Everyone often raves about apple design. How sleek they look. How cool they look. However, there are sometimes practical design aspects that people complain about. Namely, I remember the first generation Nanos would have a faceplate that scratched easily.
However, I wonder if there is a side to the design that hadn't been considered. For a device like the iPod, it had the requirement of storing large amounts of data, but flash devices weren't that big in size yet. Therefore, hard drives were the only choice. However, we all know that electronics and especially hard drives are sensitive to shock. It would lose its performance and its ability to store data if it was knocked around all the time.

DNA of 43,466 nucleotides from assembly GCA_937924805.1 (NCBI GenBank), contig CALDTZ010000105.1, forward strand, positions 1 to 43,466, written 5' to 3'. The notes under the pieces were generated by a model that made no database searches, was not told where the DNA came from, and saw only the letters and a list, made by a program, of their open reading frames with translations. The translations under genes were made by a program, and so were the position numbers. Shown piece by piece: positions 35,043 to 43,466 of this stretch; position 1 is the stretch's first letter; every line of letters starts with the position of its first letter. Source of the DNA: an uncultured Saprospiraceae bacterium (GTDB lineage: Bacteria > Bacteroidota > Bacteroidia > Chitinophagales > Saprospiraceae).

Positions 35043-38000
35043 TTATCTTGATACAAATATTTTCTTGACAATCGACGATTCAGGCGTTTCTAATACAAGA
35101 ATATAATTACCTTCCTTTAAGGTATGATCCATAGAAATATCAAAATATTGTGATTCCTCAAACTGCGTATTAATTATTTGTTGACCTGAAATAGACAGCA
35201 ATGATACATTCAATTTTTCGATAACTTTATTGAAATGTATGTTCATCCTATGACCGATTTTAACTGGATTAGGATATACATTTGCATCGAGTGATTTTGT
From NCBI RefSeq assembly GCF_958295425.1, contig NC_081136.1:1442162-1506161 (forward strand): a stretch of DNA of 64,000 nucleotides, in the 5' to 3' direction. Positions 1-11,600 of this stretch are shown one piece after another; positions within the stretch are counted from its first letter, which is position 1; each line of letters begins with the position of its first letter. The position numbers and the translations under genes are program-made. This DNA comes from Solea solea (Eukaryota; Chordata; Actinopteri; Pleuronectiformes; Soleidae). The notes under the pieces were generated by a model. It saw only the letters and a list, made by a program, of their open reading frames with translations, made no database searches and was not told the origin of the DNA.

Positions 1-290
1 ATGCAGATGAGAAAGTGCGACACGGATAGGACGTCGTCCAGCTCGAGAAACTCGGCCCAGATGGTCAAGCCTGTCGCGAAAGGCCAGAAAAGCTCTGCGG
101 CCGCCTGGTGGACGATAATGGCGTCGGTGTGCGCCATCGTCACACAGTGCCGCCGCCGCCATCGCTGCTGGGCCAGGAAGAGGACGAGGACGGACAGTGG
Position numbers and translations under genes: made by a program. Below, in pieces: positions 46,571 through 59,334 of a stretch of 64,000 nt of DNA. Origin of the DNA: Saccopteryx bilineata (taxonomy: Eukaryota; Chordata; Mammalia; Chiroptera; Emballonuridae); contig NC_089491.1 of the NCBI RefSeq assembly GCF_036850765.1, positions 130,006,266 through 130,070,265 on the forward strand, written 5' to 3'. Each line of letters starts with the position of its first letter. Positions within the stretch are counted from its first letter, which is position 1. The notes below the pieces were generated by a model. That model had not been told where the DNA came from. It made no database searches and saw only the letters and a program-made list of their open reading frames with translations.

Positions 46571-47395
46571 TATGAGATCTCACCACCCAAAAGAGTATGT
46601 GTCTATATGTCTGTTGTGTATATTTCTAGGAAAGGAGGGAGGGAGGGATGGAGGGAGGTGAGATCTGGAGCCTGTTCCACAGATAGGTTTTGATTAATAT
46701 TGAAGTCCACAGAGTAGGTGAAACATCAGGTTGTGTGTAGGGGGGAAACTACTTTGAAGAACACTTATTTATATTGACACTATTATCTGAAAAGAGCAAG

Whether it is intentional or a consequence of making it look sleek, the exterior of the iPod, and perhaps its vulnerability, leads people towards behavior that make them take care of it. They buy protective accessories for it, and I'm sure they throw it around less than their phones.
It would be brilliant if that was part of the requirements and spec: to get people to take care of their iPod by making it both sleek and vulnerable. It's much the same way (in function, not in emotion) that a certain instinct gets triggered when we see cute fuzzy things, except Apple managed it without fur or a large forehead.
Wilhem has built Annologger, a tool that lets people worship your dentist appointments.